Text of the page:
Solution of Partial Differential Equations in Science and Engineering.
1st ed. Wiley-Interscience, 1982. [See the selection using Google
Books preview]
PFJL Lecture 27, 22 Numerical Fluid Mechanics
2.29
Finite Elements
2-dimensional Elements
Linear Interpolation (Nodal) Functions
-
B
4 3
2 1
= 1 = 1
= 1
= 1

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Bilinear shape function on a rectangular grid
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PFJL Lecture 27, 23 Numerical Fluid Mechanics
2.29
Two-Dimensional Finite Elements
Example: Flow in Duct, Bilinear Basis functions
Algebraic Equations for center nodes
Integration by Parts
Finite Element Solution
dx=
dx
(for center nodes)
y
2
PFJL Lecture 27, 24 Numerical Fluid Mechanics
2.29
Finite Elements in 2D:
Nodal Basis Functions in the Local Coordinate System
PFJL Lecture 27, 25 Numerical Fluid Mechanics
2.29
Finite Elements in 2D:
Nodal Basis Functions in the Local Coordinate System
Cubic, and Hermitian Cubic Polynomials, in Lapidus, L., and G.
Pinder. Numerical Solution of Partial Differential Equations in
Science and Engineering. 1st ed. Wiley-Interscience, 1982.
PFJL Lecture 27, 26 Numerical Fluid Mechanics
2.29
( , ) ( , ) ( , ) ( , )
u(x, y) = a
0
+ a
1,1
x + a
1,2
y
u
1
(x, y) = a
0
+ a
1,1
x
1
+ a
1,2
y
1

1 x
1
y
1
(
( a
0

u
1
(
u
2
(x, y) = a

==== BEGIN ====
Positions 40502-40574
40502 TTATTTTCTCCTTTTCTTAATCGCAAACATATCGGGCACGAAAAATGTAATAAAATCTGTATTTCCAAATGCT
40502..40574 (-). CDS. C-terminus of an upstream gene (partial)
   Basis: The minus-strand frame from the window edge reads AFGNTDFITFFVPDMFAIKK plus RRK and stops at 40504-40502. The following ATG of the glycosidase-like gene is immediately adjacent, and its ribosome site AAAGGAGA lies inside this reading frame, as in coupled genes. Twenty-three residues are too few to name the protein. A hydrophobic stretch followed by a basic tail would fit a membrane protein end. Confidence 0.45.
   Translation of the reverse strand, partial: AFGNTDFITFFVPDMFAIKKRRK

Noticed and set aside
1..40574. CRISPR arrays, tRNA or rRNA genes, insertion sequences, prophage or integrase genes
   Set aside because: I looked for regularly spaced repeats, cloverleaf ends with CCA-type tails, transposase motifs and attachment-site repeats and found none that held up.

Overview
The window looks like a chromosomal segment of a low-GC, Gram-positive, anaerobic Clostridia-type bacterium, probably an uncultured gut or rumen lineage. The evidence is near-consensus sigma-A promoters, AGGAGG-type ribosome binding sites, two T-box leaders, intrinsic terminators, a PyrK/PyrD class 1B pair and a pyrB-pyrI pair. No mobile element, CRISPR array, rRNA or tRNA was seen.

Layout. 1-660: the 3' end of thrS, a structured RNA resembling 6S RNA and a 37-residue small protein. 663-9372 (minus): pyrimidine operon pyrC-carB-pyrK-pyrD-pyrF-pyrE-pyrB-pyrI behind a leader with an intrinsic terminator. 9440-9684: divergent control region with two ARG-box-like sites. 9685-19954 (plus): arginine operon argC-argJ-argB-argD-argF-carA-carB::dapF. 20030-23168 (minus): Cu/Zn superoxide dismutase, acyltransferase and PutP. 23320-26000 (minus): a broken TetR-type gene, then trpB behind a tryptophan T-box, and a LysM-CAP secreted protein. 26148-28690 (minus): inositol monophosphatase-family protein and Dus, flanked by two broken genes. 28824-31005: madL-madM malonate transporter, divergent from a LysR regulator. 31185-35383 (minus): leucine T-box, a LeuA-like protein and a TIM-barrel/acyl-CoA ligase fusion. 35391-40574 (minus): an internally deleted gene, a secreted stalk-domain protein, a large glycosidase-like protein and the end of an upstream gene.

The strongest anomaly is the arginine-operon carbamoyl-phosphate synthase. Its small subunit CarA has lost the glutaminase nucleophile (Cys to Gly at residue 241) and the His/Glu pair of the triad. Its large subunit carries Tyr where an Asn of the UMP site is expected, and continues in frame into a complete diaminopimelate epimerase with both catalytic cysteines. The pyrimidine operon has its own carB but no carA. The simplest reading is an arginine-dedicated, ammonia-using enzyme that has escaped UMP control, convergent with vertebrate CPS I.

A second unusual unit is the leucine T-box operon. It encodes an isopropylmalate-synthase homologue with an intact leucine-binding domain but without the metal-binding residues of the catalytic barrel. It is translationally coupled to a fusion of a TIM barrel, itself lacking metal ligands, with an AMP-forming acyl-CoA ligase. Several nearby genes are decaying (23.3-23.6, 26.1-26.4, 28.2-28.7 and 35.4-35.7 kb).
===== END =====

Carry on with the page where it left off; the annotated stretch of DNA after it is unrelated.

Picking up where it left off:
0
+ a
1,1
x
2
+ a

1,2
y

2
1 x
2
y
(
(
(
`

2
a = u
(
(
1,1

2
(
u
3
(x, y) = a
0
+ a
1,1
x
3
+ a

1,2
y

3
1 x
3
y
(
3
( a
1,2
u
3
(
)

u x y u N x y u N x y u N x y =
1 1
+
2 2
+
3 3
1
N
1
(x, y) = |(x
2
y
3
x
3
y
2
) + ( y
2
y
3
) x + (x
3
x
2
) y|
2A
T
1
N
2
(x, y) = |(x
3
y
1
x
1
y
3
) + ( y
3
y
1
) x + (x
1
x
2
3
) y|
A
T
1
N
3
(x, y) = |(x
1
y
2
x
2
y
1
) + ( y
2A
1
y
2
) x + (x
2
x
1
) y|
T
Finite Elements
2-dimensional Triangular Elements
Triangular Coordinates

Linear Polynomial Modal Basis Functions:
Nodal Basis (Interpolating) Functions:
A linear approximation function (i) and
its interpolation functions (ii)-(iv).
N
1
y
x
1
0
0
(ii)
u
1
u
2
u
3
u
y
x
(i)
N
2
y
x
1
0
0
(iii)
N
3
y
x
1
0
0
(iv)
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PFJL Lecture 27, 27 Numerical Fluid Mechanics
2.29
Turbulent Flows and their Numerical Modeling
Most real flows are turbulent (at some time and space scales)
Properties of turbulent flows
Highly unsteady: velocity at a point appears random
Three-dimensional in space: instantaneous field fluctuates rapidly, in all
three dimensions (even if time-averaged or space-averaged field is 2D)
Some Definitions
Ensemble averages: average of a
collection of experiments performed
under identical conditions
Stationary process: statistics
independent of time
For a stationary process, time and
ensemble averages are equal
Three turbulent velocity realizations
in an atmospheric BL in the morning
(Kundu and Cohen, 2008)
see http://ocw.mit.edu/fairuse.
PFJL Lecture 27, 28 Numerical Fluid Mechanics
2.29
Turbulent Flows and their Numerical Modeling
Properties of turbulent flows, Contd
Highly nonlinear (e.g. high Re)
High vorticity: vortex stretching is one of the main mechanisms to maintain
or increase the intensity of turbulence
High stirring: turbulence increases rate at which conserved quantities are
stirred
Stirring: advection process by which conserved quantities of different values are
brought in contact (swirl, folding, etc)
Mixing: irreversible molecular diffusion (dissipative process). Mixing increases if
stirring is large (because stirring leads to large 2
nd
and higher spatial derivatives).
Turbulent diffusion: averaged effects of stirring modeled as diffusion
Characterized by Coherent Structures
CS are often spinning, i.e. eddies
Turbulence: wide range of eddies size, in
general, wide range of scales
Turbulent flow in a BL: Large eddy has the size of the BL thickness